Although I spent the majority of my time as a missionary on the majestic island of Sicily, I still find it difficult to describe Sicilia. It's no wonder that poets and philosophers have often used the term "enigmatic" to describe this place. It is both beautiful and ugly at the same time, it's rocky landscape peppered with blooming flowers, citrus groves, vineyards and, almost all the time, the bright, crystal blue water of the Mediterranean Sea sparkling in the distance. There is at once a wealth of activity as the food markets bustle and the traffic screams around yet the specter of poverty looms. Although I don't remember the exact quote, a Greek writer once said that heaven and hell coexist in Sicily.
Sicily is not a dangerous place and although the mafia does operate, it's mostly behind closes doors and is no more corrupt than many of the corporations from which we buy products here in the U.S. in terms of the way money is worshiped and governments manipulated.
“You fool! You fell victim to one of the classic blunders! The most famous is never to get involved in a land war in Asia. And only slightly less well known is this: never go in against a Sicilian when death is on the line!”
-From the Princess Bride
As a consequence of Sicily's strategic location in the Mediterranean Sea, the island was conquered numerous times by various civilizations, resulting in Sicilians being a distinct ethnic group from mainland Italians.
The method I have found most effective in describing the location of Sicily to people is to simply say, "Hey, it's the football the boot is kicking, you know?"
The Sicilian Flag (creepy and cool eh?)
Most of the time things went like this:
"Buon giorno! Come stai?" (Good morning, how are you?).
"No, no!" (Do I really need to translate that?)
Even when people did stop, they usually did so out of curiosity since my companions and I were usually American or because they wanted to have an antagonistic conversation. As you probably know, the vast majority of Italians are Catholic not only "by religion" but as a result of their culture and heritage and, therefore, religion is something they grew up hearing at school, etc. and not something that affects their lives in the sort of intimate way that other religions and belief systems do. In other words when the average man or woman stopped to talk, the response likely sounded something like the following: "Yes, yes, of course I believe in God! You know, I'm not an evil person. Yeah, it all sounds very interesting, but I'm not interested and I don't have a lot of time. You seem like a nice young man, good luck with everything, but no thanks!" With that, he or she would be on their way. The older folks were always bewildered and the Italian girls just giggled and mumbled, "Like the Backstreet Boys!"
Now that I've provided that background information, you can imagine my reluctance to say anything to the handsome young guy in a hip coat who was sporting some fancy sunglasses and facial hair and whose very gait screamed, "I'm not interested in talking about God or anything else with you" as he walked toward me. I decided then that the fifty plus rejections that morning had been enough and that I'd simply remain silent or, perhaps, give a nod to say hello when he passed. As he approached, however, I felt urged to say hello. I shrugged it off. I was tired and besides, if he were really interested, he could approach me. Once more I felt as if I were being prompted to address the young man and once more I suppressed the feeling. He was almost upon me! Then, that still voice almost seemed to shout within me and I stuck my hand out and blurted awkwardly, "Buon giorno! Come va?" The young man turned to me, returned my greeting and we began talking.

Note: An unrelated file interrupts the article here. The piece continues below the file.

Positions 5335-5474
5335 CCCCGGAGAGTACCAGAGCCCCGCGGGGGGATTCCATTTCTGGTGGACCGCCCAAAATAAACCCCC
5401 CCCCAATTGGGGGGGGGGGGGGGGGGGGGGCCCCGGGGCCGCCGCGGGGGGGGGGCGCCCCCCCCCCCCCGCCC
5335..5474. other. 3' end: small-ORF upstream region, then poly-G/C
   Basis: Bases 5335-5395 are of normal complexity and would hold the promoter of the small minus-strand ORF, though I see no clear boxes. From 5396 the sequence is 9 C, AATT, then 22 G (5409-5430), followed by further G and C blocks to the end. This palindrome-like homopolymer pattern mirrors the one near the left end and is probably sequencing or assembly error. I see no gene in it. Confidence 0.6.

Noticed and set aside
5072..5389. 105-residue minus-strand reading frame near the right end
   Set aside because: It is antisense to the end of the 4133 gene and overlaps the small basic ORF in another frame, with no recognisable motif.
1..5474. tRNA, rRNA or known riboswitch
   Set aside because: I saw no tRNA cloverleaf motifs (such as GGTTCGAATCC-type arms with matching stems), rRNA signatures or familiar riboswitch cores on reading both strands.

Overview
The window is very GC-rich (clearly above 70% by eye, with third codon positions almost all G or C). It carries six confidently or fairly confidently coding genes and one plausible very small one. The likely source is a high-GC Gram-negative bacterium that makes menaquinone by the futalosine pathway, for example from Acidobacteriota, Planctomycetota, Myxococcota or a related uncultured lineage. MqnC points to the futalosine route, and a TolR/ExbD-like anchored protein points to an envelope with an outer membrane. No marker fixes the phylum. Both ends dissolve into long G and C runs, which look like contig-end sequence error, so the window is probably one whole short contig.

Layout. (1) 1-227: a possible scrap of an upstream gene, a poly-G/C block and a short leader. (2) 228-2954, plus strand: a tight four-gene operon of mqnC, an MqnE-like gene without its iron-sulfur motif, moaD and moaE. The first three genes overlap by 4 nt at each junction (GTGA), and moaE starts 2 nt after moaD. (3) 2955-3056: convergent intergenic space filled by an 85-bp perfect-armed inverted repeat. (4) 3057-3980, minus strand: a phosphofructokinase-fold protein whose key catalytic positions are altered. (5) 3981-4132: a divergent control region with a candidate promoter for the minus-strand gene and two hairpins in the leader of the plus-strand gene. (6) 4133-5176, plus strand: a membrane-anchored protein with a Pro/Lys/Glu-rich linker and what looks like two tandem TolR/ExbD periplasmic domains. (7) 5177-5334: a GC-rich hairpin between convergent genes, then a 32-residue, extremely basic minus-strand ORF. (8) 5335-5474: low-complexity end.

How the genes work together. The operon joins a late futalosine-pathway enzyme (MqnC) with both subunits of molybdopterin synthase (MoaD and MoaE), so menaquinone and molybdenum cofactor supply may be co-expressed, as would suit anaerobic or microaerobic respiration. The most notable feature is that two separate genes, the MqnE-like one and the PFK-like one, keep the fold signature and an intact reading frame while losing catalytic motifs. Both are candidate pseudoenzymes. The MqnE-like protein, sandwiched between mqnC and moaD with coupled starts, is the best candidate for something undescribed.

I'll spare all of the details, but suffice to say that Antonio was easily the most intriguing person I had met during my missionary service. He was young, about twenty-four. He told me he was an artist and had just completed his art degree. At the time he was dating a beautiful young blonde girl and was basically living a life of leisure like most young Italians: working during the day and going out at night on the weekends from about 1AM to 6AM.
As we shared our beliefs with Antonio and challenged him to pray and ponder our teachings, he took the lessons very seriously. Eventually he received the answer to his prayers and, despite the objections from his parents, he decided to join the Church of Jesus Christ of Latter-day Saints. I was soon transferred to the city of Milazzo which is on the other side of the island and although we stayed in touch, he was sent of to complete his mandatory military service like all Italian men. We saw each other twice before I returned to the United States.
I hope someday he'll be able to come visit here, but life in Italy isn't easy for the average citizen these days. When Italy joined the European Union, they switched from the lira to the Euro which has been very tough. The Euro is worth a lot, way more than the dollar, and this has negatively impacted the cost of living because effectively everything became more expensive but peoples' salaries didn't change accordingly in all cases (this is a simplified explanation of a very complex economic process but you get the idea) and people like Gabriella and Antonio report that it's made their lives difficult. And besides, a lot of countries like Italy, despite its classification as a first world country, still don't provide the same sort of blank slate that America does in terms of education, real estate and so forth. If one finds a decent job, one sticks with it because you can't just quit and go looking for something else because you might not find it. I think the idea of nepotism must have come from Italy because it's all about who you know not what you know.
Photos of Monreale.
More of the cathedral of Monreale here.